Rosebank is well positioned in an established residential area between the Johannesburg and Sandton CBDs, says Middleton & Corpcapital property head Marc Wainer. Bus routes from Parkhurst, Zoo Lake, Killarney, Melville, Norwood, Balfour Park and Melrose Arch would turn Rosebank into a central focus for Johannesburg's near-north, he says.
Owners of industrial and residential property in Marlboro will find themselves in the middle of a new commercial, high-density residential and entertainment centre catering to Alexandra. As conditions in the township inevitably improve, analysts say Marlboro property values will rise.
Van der Merwe says his planners were not asked to suggest the size and density of station precincts. 'That will be a matter for developers, the local authorities and their integrated development plans,' he says. Like Middleton, however, he expects council policies to favour high-rise, high-density development.
Among the biggest beneficiaries of the rail link could be Old Mutual Properties, which owns large developments in three key areas. It is the biggest property owner in Rosebank, where a railway station could transform the stumbling R200m Zone retail development. The company also plans SA's largest retail and mixed-use development, the R4,5bn Zonkisizwe on the east side of Midrand, close to where the station is planned. And Menlyn Park, Old Mutual's successful 'shoppertainment' centre, will be further enhanced by a nearby station.
Another beneficiary could be the environment. Most of the 60 000 travellers targeted to use the train each day currently travel by car. It's estimated the 260 000 daily car trips on the N1 between Johannesburg and Pretoria drop 30 000 t of carbon monoxide on the population each year. The cancelled car trips could reduce that by 7 000 t. Sadly, car traffic will continue to grow at 7%/year and, despite the conversion, there will be more than 300 000 trips/day on the N1 by 2006.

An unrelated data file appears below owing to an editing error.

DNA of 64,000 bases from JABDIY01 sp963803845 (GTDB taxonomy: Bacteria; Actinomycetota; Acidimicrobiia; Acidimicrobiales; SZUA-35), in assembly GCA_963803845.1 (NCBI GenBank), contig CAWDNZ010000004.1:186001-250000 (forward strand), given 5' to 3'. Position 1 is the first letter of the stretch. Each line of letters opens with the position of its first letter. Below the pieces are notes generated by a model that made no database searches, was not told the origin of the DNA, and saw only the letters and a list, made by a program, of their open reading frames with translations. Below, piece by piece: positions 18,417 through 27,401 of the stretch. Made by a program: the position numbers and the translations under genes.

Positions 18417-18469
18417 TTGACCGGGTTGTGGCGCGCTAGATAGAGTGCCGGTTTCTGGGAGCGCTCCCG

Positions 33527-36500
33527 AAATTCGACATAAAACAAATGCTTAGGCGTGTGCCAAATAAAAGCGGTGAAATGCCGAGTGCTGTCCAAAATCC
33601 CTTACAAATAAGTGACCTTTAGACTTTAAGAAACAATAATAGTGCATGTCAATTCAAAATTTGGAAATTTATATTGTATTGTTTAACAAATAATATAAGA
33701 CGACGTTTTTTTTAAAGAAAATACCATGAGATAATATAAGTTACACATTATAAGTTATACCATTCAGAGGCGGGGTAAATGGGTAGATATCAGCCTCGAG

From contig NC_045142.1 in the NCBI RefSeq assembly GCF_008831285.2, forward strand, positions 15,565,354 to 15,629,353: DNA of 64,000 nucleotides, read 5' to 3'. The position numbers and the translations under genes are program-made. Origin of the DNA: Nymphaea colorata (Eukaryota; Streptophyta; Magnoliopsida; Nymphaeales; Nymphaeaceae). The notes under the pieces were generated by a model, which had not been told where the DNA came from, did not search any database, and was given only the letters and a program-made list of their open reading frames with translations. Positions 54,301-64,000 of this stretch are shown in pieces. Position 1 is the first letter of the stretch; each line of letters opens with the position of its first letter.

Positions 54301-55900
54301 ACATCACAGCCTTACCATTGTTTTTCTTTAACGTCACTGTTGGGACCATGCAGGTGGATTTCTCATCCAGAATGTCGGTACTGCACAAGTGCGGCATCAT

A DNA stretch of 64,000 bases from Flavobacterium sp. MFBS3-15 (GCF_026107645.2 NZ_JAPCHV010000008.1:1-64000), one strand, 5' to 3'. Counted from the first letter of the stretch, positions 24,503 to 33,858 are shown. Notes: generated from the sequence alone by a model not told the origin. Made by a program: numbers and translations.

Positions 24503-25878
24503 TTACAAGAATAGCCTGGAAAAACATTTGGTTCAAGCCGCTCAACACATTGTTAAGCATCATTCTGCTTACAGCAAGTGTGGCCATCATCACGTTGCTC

At that density, traffic will be at a standstill much of the time. But that is nothing compared with the Thai capital, Bangkok, where hours spent stationary by the average car in rush-hour traffic each year amount to 44 days.
Growing delays on Gauteng roads will convert more people to trains, predicts Van der Merwe. Middleton hopes an upgraded taxi service will also persuade drivers to take the train.
Not everyone along the train route will win, however. Between Marlboro and Johannesburg's Park Station, the train will travel mainly underground. Gautrans has R800m for land acquisition but it will not go to homeowners along that stretch - even as the train rumbles 20 m below the foundations of houses costing up to R10m in suburbs like Saxonwold, Rosebank, Dunkeld, Illovo Inanda, Houghton, Melrose, Sandown and Strathavon.
Properties will not have to be expropriated but Van der Merwe says there may be compensation for loss of value. Two valuers will estimate that loss and Gautrans will make an offer. Unhappy homeowners can appeal through the courts.
Properties beyond Marlboro, where the train travels above ground, will be expropriated at market value.
Knight Frank London-based international researcher Steve Mallen questions the route chosen by Gautrans. 'It's a city of many nodes but no centre,' he says. 'People live close to their work, so who is going to travel, for instance, between Rosebank and Sandton? The experience of Docklands is that the greatest development will take place when stations create new nodes. The planners seem to be missing an opportunity.'
But Van der Merwe says he is happy with the model, which was prepared in conjunction with Leeds University. He says it must be seen as part of Blue IQ, a broad-based Gauteng strategy to increase development, investment and job creation. 'We believe it will be achieved through this route,' he says

Publisher: Financial Mail
Source: Ian Fife